The visible and important result is that the two parties agreed to restore several communication channels. In this respect, J. Bolton said he noticed progress by identifying domains where communication would be restored between relevant institutions. The Russian media quoted N. Patrushev saying that the respective foreign and defense ministries were agreed to restore communication channels.

Other issues discussed in Geneva were the increase in tightening the US sanctions against Iran, and a gradual withdrawal of Iranian forces from Syria. No further details were provided. On Iran’s role in Syria, John Bolton specified that the US goal is to have all Iranian forces in Syria withdrawn, and that various ways and steps to reach this goal were discussed at this meeting. Previously, J. Bolton had a meeting, in Jerusalem, with the Israeli Prim-Minister, Benjamin Netanyahu. After that meeting in Jerusalem, J. Bolton has declared that the US decision to withdraw from the 2015 nuclear deal with Iran was meant to “put maximum pressure on the regime” by making sanctions “more extensive and more effective”. He also stressed that Washington does not intend a regime change in Iran, but a behavior change.   

J. Bolton also stated that, during the discussions in Geneva, the Russian representative did not attempt to achieve a relaxation of the US sanctions.

Regarding the strategic nuclear arms control, John Bolton, who is an adversary of the present New START agreement, declared that no date has been agreed by the two parties for a decision on New START, which expires in 2021. No decision has been agreed on INF either: “We are very very early in the process of considering what we are going to do with New START or the INF treaty”. A Russian diplomat declared that the dialogue continues, and this is a positive fact, better than continuous sanctions, threats and accusations, as the Americans are interested, the same as the Russians, no more, no less, to extend the New START agreement.

However, more important is the topic over which no comments were made: Ukraine. But we will know after John Bolton visits Kyiv.

Let’s recap: Donald Trump sent his expert in the issues to be discussed, and the Kremlin sent Nikolay Patrushev - the man who knows everything, from the Skripal case, to the coup in Montenegro (he retrieved the Russian agents from Serbia), and to everything that has been done against the US by meddling in the elections. He is also responsible for everything regarding the Russian intelligence services, the spearhead of all Moscow’s aggressive actions. Too little has been revealed on practical agreed details, just restoring communication and continue the consultations – a good thing, no matter what Russia has done. About the core disputed issues though, one can only infer what they discussed, and where they reached:

  •  Different from Helsinki, the US has sent a clear message that Russia must stop meddling in American elections, by cyber-attacks, for example. It will be interesting to see the cooperation in this area;
  • Regarding the arms control, an expert such as J. Bolton has not fallen for the Russian game, from the attempt to link the anti-ballistic defense with the offensive nuclear weapons, to discussing INF, which Russia breached, but accuses the US that it might breach, by the simple inference that the Aegis Ashore launchers, being universal, can also launch cruise missiles. Actually, President Vladimir Putin mentioned these threats: Russia’s need to react to the anti-ballistic installations in Romania and, in the future, in Poland, as well as NATO infrastructure advance towards Russian borders. These received a prompt response from NATO, and, as anyone can notice, NATO infrastructure distance to Russian borders diminishes just because Russia moves its borders closer to NATO infrastructure (see the Crimean Peninsula). Considering also the Iranian danger, there are very little chances that the anti-ballistic installations at Deveselu / Romania be discussed, and the INF will stand until a solution is found. Even the Russian threat based on its new weapons was put on a low key, since the US administration leaked the information that the Russian widely heralded nuclear propulsion missile has been lost during the tests, and Russia is working hard to retrieve it. The risk of nuclear contamination looms large, which Moscow denied. However, a Russian vessel is desperately searching the bottom of Barents Sea;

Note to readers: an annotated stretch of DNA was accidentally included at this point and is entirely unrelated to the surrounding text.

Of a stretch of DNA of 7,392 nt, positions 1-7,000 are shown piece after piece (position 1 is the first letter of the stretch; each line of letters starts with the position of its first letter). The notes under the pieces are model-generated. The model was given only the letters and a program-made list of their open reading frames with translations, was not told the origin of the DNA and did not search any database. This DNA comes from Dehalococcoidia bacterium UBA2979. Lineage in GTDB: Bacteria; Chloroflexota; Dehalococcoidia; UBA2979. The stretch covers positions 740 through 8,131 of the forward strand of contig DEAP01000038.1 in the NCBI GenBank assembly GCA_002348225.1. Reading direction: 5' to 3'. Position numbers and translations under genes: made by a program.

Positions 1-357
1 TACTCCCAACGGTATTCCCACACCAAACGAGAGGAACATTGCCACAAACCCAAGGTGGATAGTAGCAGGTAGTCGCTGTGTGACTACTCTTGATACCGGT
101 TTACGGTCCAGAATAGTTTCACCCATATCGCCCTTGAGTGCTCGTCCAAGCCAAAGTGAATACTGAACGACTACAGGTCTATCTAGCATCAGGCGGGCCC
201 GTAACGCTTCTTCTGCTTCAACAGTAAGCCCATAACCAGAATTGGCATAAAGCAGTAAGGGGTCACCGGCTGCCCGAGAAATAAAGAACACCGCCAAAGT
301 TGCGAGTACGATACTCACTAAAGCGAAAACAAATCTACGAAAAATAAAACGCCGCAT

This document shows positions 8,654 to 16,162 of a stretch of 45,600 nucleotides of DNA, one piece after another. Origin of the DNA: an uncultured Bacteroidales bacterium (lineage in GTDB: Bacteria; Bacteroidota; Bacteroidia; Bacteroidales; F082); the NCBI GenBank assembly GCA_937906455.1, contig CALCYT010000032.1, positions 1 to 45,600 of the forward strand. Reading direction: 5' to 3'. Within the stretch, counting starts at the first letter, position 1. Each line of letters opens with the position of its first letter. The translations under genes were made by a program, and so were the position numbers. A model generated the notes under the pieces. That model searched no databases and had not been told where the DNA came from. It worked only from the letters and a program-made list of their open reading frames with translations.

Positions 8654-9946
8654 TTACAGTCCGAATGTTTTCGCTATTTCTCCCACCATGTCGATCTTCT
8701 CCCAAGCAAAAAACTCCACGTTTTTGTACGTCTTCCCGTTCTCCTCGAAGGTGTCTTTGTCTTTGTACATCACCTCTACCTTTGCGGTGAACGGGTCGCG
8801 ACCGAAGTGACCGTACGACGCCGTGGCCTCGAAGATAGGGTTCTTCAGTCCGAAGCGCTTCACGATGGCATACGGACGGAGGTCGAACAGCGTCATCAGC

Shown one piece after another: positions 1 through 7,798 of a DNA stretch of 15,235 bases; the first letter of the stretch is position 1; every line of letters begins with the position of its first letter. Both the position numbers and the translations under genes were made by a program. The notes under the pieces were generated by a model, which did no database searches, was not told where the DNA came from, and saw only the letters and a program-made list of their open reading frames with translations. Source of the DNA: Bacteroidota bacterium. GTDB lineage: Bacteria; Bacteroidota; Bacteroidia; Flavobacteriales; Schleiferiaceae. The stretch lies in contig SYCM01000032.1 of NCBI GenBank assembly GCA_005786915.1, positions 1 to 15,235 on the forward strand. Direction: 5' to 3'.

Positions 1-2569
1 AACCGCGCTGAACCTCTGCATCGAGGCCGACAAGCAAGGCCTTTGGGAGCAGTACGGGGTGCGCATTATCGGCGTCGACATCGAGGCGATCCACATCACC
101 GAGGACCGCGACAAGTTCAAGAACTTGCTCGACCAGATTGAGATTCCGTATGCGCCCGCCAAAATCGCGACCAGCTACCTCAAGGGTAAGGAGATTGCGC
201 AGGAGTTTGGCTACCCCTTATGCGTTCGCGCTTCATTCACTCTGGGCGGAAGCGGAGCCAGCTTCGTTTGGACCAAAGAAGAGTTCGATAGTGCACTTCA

• Regarding Ukraine, Russia probably resumed the Helsinki narrative, but the Americans likely pointed at the necessity to see what Ukraine - the subject of the actions have to say. So, we have to wait for the results of the meeting in Kyiv;
  • On Syria and Iran, actually on Israel’s security, Russia promised what it cannot deliver. Nevertheless, steps can be made, especially since Iran, burdened by serious problems, would like to calm the situation, and to avoid an open conflict with the United States;
  • We need to hope that the level of trust has been somewhat beefed up. This is necessary, because Russia has rattled the sabers this past week. Maybe not the big exercise about to begin in the East is relevant – that is nothing else than cooperation with China, but other military developments: the associated alerting of airborne divisions, the alerting of 2,500 special forces of Strategic Command South, and the air drills in Crimea (involving Su 30 and Su 24). Additionally, Russian aircraft flew again towards the Romanian area of NATO air control, where they were intercepted by NATO (British) air policing aircraft. As the Russian aircraft flew without transponders, one can wonder why President Putin accuses NATO for refusing to talk measures to increase air security, when Russia itself is the actor performing such aggressive actions. However, NATO air forces responded wisely by not playing Moscow’s game – better to give up visual identification, than follow the targets far from the Romanian littoral and into the Crimea based A2AD systems range.

The post-Helsinki worries somewhat faded away, and Russia is not ready to negotiate toughly, even if it has “built up formidable economic defenses”, and can face the sanctions, for the moment. But Moscow is bracing up for the second wave of sanctions, caused by the Skripal case. Should the US have made concessions, these second wave of sanctions would be milder. What will Russia yield in response, because nothing better can be seen in Ukraine so far: the fighting worsened, as Ukraine announced several soldiers killed in action.